However when I include this code with the rest of my RC code the motors drive to full speed and the red LED blinks several times a second. If I use OCR1A = 760*20; in the code below I do get a pwm signal from PB1, if I try with the ch[2].pulse /2 *20 then I do not get the output. It appears that the hardware pwm is causing issues with the pulse in command. Are you aware of any conflicts that could be happening between these?

[code]#include <pololu/orangutan.h>

const int minPulseTime = 500;//156; // 0.5 ms
const int minOpenTime = 1300;//406; // 1.3 ms
const int neutralPulseTime = 1500;//469; // 1.5 ms
const int maxOpenTime = 1700;//532; // 1.7 ms
const int maxPulseTime = 2500;//782; // 2.5 ms

const unsigned char pulseInPins[] = { IO_C2, IO_C1, IO_C0};

struct ChannelStruct
{
unsigned int pulse;
unsigned char error;
};

struct ChannelStruct ch[3];

int main()
{
DDRB |= (1<<PB1);

TCCR1A |= (1<<COM1A1);  //non inverting PWM

TCCR1A |= (1<<WGM11);
TCCR1B |= (1<<WGM12) | (1<<WGM13); //fast PWM

TCCR1B |= (1<<CS10); // no prescaler

ICR1 = 36000; //1.8ms reset

TIMSK1 = (1 << TOIE1); //enable interrupt


pulse_in_start(pulseInPins, 3);		// start measuring pulses

set_digital_input(IO_C1, PULL_UP_ENABLED);
set_digital_input(IO_C2, PULL_UP_ENABLED);
set_digital_input(IO_C0, PULL_UP_ENABLED);

while (1)  // main loop
{

	for( int i = 0; i<3; i++)
	{	
		struct PulseInputStruct pi;
		get_pulse_info(i, &pi);
		if (pi.newPulse == HIGH_PULSE)
		{
			int pulse_length = pulse_to_microseconds(pi.lastHighPulse);
			if (pulse_length <minPulseTime || pulse_length > maxPulseTime)
			{
				ch[i].error = 5; // out of range
				ch[i].pulse = neutralPulseTime; // set pulse length
			}
			else
			{
				if (ch[i].error >0) //now in range reduce error on channel
				{
					ch[i].error--;
					ch[i].pulse = neutralPulseTime; // set pulse length
				}
				else
				{
					ch[i].pulse = pulse_to_microseconds(pi.lastHighPulse); // set pulse length
				}
			}
		}
	}

	if (ch[0].error || ch[1].error || ch[2].error)
	{
		red_led(1);
		set_motors(0, 0);
		
		OCR1A = 760 * 20;
	}
	else
	{
		red_led(0);
		long m1 = (neutralPulseTime - (int)ch[0].pulse);
		long m2 = (neutralPulseTime - (int)ch[1].pulse);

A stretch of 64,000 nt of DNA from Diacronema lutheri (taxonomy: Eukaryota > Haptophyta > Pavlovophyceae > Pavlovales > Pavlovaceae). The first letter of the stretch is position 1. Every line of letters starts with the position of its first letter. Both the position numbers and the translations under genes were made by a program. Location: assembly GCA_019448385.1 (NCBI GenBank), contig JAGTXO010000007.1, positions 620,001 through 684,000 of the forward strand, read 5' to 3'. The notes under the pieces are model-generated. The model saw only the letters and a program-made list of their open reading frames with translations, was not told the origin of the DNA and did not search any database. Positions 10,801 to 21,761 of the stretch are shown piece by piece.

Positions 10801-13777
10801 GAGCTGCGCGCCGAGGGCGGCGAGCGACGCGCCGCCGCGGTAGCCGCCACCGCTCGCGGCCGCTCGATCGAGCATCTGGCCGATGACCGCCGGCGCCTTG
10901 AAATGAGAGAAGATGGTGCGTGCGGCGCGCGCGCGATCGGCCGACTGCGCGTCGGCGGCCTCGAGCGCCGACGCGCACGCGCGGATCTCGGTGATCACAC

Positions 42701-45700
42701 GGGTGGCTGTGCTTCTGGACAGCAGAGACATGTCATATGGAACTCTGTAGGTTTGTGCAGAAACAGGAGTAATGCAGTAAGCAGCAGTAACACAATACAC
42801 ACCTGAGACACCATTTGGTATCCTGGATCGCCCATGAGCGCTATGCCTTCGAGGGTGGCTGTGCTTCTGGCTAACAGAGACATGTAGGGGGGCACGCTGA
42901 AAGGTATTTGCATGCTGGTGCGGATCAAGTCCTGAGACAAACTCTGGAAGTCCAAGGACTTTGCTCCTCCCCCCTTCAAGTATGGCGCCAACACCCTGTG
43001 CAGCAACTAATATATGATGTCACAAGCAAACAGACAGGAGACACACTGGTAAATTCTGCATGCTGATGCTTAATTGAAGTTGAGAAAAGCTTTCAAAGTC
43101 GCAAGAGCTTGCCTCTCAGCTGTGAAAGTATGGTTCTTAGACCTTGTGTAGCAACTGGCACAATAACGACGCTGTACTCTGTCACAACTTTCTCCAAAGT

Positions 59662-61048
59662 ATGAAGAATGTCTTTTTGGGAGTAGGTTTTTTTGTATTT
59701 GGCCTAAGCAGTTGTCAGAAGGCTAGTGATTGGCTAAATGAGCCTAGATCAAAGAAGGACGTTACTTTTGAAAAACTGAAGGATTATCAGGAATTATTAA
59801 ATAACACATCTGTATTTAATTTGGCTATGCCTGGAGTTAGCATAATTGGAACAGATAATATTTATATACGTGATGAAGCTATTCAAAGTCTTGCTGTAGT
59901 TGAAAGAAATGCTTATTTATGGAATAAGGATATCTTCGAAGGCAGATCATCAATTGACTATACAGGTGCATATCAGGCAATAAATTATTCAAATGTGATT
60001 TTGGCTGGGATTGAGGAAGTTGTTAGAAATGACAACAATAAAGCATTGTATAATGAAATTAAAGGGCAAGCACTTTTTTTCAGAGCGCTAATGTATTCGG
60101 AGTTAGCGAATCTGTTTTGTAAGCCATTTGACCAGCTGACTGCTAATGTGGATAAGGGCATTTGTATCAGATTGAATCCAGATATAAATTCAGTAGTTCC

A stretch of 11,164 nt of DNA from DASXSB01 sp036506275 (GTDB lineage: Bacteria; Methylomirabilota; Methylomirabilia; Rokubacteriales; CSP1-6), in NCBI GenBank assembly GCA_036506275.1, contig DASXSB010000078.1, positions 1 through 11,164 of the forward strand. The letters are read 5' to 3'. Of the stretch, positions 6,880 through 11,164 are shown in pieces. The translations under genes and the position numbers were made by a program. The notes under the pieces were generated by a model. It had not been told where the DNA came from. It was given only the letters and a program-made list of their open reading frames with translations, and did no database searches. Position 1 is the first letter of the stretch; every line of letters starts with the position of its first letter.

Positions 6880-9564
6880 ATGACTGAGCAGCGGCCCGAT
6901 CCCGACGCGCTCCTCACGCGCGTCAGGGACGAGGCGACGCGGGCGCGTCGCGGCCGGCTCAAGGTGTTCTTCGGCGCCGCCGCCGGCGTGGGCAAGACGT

m1 = m1 * 255 / 350;//minPulseTime;
		m2 = m2 * 255 / 350;//minPulseTime;
		set_motors(0,0);//(m1, m2);
		
		OCR1A = ch[2].pulse * 10;
	}
}

}[/code]

The pulse-measuring part of the library uses the AVR’s pin-change interrupts, so there should not be any conflicts with Timer1. I looked at your code and nothing particularly stood out. You might try simplifying your code to just a few lines that are problematic to find the particular functions that are conflicting with one another.

- Jeremy

I have added an LED on off time delay sequence at the start of the main routine and found that the uC is resetting itself and the LED blinks at the 1s frequency.

int main() { red_led(1); delay_ms(1000); red_led(0); delay_ms(1000);

I have tried the code on another baby-o and forced values into the pulses, this has the same effect. This eliminates the hardware being a problem. I am not too familiar with the set up of the AVR chip but is there a possibility that an overflow is causing the reset or a fuse bit being set incorrectly?

Thanks again for your help.

I took another look at your code, and I suspect the problem is happening because you enabled a Timer 1 interrupt but did not define an ISR for it. If disabling it does not help, then I still recommend simplifying your code to a few lines of code to find exactly which ones are causing the problem. Could you also post pictures of your setup?

- Jeremy

Removing the Timer 1 interrupt resolved the problems with the controller resetting. The PWM on the oscilloscope looks perfect regardless of what the motors are doing.

Thank you for your support I am very happy this works.

Here are some photos of my test set up, receiver is a rx31 from deltang 0.21grams powered from the 5V on the baby-o (red and black loops), servo is HV9780 not connected in the pictures. The two wires on the crocodile clips are on the oscilloscope (gnd and PB1), battery is 2cell lipo 260mah:

Thanks for letting us know. I am glad you got it working. This looks like a cool project. I look forward to seeing pictures when it is finished!

- Jeremy